Thoughts on 10 years of war
By Harriet Barlow
In these weeks of memory and reflection, let us recover our commitment to action.
What Am I/you/…what are WE…/ Waiting for, America?
In the midst of the consequence and sorrow of this 10th anniversary of the period between 9/11 and the invasion of Afghanistan, I ask myself….”What am I waiting for?”
It is not an innocent question. I am not innocent. Knowing what I know of the myriad costs of the wars, calculable and incalculable, how is it that I am continuing to live as if those costs were bearable?
Nassum Nicholas Taleb is the author of “The Black Swan”. Taleb’s book brilliantly explains the disproportionate role of high-impact, hard to predict, and rare events that are beyond the realm of normal expectations in history. Recently, he was asked if the popular uprisings in Egypt, Greece and Tunisia represent a “black swan” event. He responded that the actual black swan event is the failure of Americans to fill the streets in protest.
A decade ago, we did protest, along with millions across the world, but to no avail. The planes bombed, the soldiers invaded, the wars began. I knew that they would fail to right the wrong of 9/11, nor the wrongs that created the context for that tragedy. We easily name the attendant disasters of global impoverishment, ecological breakdown and the failure of democracy. I live inside what I name; the awareness lives inside of me. But my daily life, like yours, America, goes on as if the disasters were a backdrop rather than essence of our lives. What am I, what are you, what are we waiting for?
The poet June Jordan wrote “We are the ones we have been waiting for.”
Alice Walker said in a book titled from Jordan’s cry,
“Sweet Honey in the Rock turned those words into a song. Hearing this song, I have witnessed thousands of people rise to their feet in joyful recognition and affirmation. We are the ones we’ve been waiting for because we are able to see what is happening with a much greater awareness than our parents or grandparents, our ancestors, could see. This does not mean we believe, having seen the greater truth of how all oppression is connected, how pervasive and unrelenting, that we can “fix” things. But some of us are not content to have a gap in opportunity and income that drives a wedge between rich and poor, causing the rich to become ever more callous and complacent and the poor to become ever more wretched and humiliated. Not willing to ignore starving and brutalized children. Not willing to let women be stoned or mutilated without protest. Not willing to stand quietly by as farmers are destroyed by people who have never farmed, and plants are engineered to self-destruct. Not willing to disappear into our flower gardens, Mercedes Benzes or sylvan lawns. We have wanted all our lives to know that Earth, who has somehow obtained human beings as her custodians, was also capable of creating humans who could minister to her needs, and the needs of her creation. We are the ones.”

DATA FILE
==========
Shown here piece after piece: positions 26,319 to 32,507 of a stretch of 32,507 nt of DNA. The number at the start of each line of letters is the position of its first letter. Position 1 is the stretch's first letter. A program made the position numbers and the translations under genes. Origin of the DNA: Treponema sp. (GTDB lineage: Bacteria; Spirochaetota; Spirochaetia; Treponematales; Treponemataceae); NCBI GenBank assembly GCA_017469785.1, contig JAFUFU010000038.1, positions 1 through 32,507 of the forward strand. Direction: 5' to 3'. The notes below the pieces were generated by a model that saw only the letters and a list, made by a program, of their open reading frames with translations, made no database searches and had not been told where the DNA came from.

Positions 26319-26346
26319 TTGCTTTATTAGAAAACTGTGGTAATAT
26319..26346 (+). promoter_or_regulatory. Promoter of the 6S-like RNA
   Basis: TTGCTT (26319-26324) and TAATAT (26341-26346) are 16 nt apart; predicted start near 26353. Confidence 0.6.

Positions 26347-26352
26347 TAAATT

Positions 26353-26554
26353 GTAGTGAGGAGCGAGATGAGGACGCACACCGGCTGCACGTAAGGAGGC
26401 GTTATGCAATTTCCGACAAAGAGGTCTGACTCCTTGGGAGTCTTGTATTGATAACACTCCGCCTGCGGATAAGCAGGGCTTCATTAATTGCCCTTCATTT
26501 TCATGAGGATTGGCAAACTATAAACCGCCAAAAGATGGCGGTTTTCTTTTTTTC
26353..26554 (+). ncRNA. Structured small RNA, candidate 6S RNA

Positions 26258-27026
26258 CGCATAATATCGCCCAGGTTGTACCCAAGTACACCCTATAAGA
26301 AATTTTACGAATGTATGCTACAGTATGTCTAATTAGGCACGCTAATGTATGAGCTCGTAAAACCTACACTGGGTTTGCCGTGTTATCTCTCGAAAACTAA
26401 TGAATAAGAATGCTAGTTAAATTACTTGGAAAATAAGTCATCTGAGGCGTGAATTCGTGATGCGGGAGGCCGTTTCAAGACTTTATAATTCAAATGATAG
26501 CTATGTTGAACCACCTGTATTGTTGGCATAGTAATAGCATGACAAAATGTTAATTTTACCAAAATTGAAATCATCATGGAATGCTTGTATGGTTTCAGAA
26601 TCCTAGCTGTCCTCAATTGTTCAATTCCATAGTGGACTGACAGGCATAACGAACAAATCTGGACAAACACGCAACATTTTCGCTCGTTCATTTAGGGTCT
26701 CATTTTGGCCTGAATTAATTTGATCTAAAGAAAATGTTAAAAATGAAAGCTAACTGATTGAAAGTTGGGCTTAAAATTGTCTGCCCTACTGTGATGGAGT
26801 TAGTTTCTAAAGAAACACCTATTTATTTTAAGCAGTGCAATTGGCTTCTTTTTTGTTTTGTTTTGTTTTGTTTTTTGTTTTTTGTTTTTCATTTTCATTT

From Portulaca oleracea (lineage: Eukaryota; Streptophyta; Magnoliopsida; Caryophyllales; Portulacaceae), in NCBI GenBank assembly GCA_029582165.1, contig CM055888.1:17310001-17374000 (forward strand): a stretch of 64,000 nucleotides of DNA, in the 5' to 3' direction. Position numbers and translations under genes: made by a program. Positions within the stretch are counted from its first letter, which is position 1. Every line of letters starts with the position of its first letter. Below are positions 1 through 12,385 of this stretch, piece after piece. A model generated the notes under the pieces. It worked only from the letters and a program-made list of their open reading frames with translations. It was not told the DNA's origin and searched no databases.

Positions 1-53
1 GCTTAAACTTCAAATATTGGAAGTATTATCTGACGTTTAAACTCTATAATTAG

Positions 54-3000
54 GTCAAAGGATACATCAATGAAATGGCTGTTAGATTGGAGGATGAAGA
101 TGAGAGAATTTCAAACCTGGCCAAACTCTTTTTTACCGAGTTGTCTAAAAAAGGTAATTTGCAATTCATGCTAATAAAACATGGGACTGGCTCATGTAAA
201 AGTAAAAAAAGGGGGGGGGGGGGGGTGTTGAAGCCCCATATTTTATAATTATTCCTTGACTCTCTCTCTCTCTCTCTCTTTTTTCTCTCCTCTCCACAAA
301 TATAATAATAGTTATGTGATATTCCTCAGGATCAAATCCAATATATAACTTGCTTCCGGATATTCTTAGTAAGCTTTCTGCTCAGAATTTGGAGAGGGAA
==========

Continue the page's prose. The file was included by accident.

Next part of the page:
In these weeks of memory and reflection, let us recover our commitment to action. Let us make art, voice and witness: that throughout these terrible ten years, we have been counting the cost of war. We know these costs have intolerable and mounting consequence. That promise of “change” upon which our President rode to victory must actually come. Not ‘some day’, but now.
Let’s face our frozen and complacent ways, accepting with compassion for ourselves that we simply have not known what to do. Let us address that shared failing by imagining peace together, with artists and activists, with children and grandparents, with neighbors and with the mailman, whose very livelihood is endangered because of the costs of war and corporate greed.
We are the ones, because we MUST be.
Talk. Plan. Act.
We owe it to ourselves and one another.